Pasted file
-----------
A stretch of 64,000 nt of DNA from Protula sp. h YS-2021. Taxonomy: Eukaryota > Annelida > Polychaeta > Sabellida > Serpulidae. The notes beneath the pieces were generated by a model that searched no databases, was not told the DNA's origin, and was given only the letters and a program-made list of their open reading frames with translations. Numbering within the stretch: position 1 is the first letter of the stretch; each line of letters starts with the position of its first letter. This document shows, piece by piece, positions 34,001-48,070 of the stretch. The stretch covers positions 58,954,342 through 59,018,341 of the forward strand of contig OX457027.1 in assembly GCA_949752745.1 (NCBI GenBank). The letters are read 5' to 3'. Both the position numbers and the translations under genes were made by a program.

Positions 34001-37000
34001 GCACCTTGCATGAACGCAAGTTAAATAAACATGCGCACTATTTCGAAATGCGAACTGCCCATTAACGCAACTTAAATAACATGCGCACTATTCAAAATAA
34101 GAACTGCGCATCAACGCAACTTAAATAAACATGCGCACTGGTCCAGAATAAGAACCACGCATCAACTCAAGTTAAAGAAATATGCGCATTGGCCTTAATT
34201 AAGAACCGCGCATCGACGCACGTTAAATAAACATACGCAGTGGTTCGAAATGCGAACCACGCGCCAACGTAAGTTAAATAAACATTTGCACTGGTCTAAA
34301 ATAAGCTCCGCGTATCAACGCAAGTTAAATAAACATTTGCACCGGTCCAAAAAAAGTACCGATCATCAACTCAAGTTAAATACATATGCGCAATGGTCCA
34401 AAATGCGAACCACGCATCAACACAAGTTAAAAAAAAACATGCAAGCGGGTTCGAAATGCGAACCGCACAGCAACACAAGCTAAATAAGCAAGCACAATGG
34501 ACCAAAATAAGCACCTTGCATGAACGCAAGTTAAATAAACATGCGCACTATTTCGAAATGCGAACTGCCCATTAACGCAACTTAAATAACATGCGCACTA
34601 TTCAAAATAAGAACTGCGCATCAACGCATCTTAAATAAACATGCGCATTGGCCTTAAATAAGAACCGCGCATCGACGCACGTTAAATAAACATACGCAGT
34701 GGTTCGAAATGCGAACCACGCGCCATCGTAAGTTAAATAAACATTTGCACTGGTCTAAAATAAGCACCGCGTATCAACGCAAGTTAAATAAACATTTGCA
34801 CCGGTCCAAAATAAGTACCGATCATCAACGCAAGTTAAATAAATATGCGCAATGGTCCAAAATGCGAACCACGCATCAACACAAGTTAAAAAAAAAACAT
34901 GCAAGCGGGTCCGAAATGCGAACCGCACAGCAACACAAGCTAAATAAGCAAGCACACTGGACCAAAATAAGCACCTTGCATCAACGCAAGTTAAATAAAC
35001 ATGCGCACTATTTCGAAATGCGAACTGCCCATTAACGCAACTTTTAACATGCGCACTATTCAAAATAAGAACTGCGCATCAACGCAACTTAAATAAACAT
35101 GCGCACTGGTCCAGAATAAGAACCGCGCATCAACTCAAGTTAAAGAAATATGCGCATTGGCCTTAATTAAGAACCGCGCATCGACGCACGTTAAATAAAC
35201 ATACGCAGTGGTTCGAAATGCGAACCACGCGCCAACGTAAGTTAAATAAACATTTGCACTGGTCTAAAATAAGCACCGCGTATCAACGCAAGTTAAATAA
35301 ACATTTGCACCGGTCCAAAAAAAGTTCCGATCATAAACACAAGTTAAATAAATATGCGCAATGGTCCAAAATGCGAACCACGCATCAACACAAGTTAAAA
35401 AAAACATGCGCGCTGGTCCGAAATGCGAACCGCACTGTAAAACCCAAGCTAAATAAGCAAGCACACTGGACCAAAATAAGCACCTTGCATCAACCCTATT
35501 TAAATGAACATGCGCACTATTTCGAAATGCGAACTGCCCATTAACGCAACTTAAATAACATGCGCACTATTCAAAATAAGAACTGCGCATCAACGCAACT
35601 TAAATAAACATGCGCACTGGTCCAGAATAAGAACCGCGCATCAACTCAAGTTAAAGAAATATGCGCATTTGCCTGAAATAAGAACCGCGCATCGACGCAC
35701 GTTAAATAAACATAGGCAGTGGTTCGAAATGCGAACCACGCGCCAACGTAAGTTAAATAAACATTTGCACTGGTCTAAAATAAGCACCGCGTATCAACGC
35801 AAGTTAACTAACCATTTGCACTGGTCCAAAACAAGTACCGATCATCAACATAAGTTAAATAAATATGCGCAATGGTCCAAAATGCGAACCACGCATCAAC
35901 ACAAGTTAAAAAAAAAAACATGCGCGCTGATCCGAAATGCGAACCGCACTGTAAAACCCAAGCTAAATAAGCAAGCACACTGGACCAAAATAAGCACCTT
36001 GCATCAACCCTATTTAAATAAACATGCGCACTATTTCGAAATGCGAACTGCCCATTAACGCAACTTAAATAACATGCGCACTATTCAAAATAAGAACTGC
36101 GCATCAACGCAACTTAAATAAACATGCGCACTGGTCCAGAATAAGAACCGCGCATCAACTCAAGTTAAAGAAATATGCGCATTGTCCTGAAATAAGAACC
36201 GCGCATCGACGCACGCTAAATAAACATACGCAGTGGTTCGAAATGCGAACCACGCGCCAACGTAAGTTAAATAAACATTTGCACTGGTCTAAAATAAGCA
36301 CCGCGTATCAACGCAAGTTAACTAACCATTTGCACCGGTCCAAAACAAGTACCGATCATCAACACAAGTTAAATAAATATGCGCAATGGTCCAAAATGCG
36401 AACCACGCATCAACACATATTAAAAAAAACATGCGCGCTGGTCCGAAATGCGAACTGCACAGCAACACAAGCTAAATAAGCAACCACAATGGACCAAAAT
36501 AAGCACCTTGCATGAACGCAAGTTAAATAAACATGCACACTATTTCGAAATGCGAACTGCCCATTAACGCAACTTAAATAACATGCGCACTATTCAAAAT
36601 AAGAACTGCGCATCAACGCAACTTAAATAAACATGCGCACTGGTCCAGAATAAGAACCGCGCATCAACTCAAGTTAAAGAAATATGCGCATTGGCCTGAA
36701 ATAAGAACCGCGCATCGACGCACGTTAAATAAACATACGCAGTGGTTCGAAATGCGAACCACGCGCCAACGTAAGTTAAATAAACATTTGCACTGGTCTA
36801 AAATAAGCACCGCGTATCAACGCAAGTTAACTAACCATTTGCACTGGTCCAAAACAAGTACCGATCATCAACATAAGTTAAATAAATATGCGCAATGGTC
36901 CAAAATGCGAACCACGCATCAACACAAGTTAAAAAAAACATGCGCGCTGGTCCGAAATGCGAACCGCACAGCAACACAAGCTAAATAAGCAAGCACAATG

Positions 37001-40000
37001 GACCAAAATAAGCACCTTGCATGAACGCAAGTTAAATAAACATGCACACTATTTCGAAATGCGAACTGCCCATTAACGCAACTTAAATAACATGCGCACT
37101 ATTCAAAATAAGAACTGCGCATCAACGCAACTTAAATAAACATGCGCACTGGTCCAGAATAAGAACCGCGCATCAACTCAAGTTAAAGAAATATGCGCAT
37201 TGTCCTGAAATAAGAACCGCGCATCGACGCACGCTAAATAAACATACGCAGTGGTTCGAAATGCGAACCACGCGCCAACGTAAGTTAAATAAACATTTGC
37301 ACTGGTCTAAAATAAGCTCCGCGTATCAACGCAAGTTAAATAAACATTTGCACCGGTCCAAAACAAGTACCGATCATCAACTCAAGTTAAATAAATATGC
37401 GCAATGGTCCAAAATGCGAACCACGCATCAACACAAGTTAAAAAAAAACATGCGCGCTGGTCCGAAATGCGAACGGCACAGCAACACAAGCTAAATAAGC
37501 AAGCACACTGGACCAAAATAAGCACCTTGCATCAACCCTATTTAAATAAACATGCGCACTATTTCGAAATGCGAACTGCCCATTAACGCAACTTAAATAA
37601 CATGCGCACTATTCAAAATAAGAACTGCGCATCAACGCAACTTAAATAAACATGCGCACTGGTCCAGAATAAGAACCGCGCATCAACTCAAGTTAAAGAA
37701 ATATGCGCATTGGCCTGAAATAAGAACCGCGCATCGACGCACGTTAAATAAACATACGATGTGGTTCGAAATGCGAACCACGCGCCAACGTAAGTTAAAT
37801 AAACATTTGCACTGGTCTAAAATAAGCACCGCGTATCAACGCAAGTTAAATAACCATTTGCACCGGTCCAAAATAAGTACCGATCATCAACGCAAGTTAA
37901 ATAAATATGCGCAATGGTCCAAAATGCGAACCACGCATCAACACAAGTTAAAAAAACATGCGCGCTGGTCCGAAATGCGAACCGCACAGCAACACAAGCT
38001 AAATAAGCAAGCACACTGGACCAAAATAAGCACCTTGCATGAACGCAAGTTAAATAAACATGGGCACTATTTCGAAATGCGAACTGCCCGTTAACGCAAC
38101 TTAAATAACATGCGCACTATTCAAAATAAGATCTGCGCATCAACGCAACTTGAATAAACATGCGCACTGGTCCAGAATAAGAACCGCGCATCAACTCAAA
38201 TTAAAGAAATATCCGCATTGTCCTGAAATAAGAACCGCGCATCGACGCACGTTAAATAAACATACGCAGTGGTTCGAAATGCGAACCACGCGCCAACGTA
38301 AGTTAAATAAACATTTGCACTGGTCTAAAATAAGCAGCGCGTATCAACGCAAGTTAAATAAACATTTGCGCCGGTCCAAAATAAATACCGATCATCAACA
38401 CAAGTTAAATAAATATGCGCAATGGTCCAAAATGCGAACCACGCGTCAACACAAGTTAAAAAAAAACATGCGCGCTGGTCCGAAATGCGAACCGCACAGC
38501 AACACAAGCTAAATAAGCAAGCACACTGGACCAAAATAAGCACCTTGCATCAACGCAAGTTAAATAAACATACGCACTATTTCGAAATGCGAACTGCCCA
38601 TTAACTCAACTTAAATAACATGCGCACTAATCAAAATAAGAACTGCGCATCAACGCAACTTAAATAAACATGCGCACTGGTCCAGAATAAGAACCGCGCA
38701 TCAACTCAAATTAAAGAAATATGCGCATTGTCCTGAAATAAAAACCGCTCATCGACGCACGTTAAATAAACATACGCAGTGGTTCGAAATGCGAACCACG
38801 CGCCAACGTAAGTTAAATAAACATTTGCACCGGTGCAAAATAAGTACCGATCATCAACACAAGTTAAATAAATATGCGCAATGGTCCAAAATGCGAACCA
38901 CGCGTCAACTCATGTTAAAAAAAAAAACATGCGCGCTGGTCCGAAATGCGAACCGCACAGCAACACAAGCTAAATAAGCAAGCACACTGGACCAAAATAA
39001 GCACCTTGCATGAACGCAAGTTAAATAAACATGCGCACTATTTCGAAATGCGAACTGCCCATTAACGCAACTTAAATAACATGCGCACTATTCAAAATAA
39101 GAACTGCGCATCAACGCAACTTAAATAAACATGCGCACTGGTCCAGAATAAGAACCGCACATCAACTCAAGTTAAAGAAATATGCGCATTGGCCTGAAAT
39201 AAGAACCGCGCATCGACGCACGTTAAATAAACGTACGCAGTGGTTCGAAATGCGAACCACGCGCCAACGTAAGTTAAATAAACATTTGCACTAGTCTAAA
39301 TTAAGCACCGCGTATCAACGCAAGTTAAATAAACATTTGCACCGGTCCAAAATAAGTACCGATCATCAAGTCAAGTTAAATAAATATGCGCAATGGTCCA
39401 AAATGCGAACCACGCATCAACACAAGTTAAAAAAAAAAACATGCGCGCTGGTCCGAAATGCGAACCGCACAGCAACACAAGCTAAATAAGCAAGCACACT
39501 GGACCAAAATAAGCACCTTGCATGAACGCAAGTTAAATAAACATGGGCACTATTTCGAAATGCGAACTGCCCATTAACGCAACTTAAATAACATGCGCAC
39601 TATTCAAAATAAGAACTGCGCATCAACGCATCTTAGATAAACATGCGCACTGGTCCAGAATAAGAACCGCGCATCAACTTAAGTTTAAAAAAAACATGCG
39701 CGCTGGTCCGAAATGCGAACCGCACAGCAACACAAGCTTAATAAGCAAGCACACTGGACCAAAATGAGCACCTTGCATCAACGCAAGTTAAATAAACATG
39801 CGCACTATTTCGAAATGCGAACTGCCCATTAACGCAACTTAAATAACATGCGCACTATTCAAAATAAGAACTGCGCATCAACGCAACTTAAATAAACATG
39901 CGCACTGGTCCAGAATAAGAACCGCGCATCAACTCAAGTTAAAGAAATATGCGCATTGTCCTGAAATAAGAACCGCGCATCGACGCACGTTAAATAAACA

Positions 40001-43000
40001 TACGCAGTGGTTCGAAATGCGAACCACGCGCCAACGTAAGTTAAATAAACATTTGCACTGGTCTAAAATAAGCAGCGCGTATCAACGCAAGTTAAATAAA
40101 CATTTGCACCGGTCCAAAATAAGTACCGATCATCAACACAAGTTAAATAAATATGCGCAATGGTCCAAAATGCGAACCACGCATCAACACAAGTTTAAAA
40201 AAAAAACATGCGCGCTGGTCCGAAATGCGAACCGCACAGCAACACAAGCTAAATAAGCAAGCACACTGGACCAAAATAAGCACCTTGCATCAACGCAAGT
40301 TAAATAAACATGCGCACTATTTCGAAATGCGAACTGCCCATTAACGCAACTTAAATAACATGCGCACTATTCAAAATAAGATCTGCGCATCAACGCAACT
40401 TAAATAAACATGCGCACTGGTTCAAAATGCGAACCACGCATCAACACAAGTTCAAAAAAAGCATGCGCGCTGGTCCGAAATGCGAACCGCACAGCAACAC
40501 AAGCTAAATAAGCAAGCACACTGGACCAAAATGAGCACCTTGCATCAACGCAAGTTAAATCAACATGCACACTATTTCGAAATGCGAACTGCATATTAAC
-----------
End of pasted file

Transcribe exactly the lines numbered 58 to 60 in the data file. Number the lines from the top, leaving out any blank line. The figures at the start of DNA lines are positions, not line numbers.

39401 AAATGCGAACCACGCATCAACACAAGTTAAAAAAAAAAACATGCGCGCTGGTCCGAAATGCGAACCGCACAGCAACACAAGCTAAATAAGCAAGCACACT
39501 GGACCAAAATAAGCACCTTGCATGAACGCAAGTTAAATAAACATGGGCACTATTTCGAAATGCGAACTGCCCATTAACGCAACTTAAATAACATGCGCAC
39601 TATTCAAAATAAGAACTGCGCATCAACGCATCTTAGATAAACATGCGCACTGGTCCAGAATAAGAACCGCGCATCAACTTAAGTTTAAAAAAAACATGCG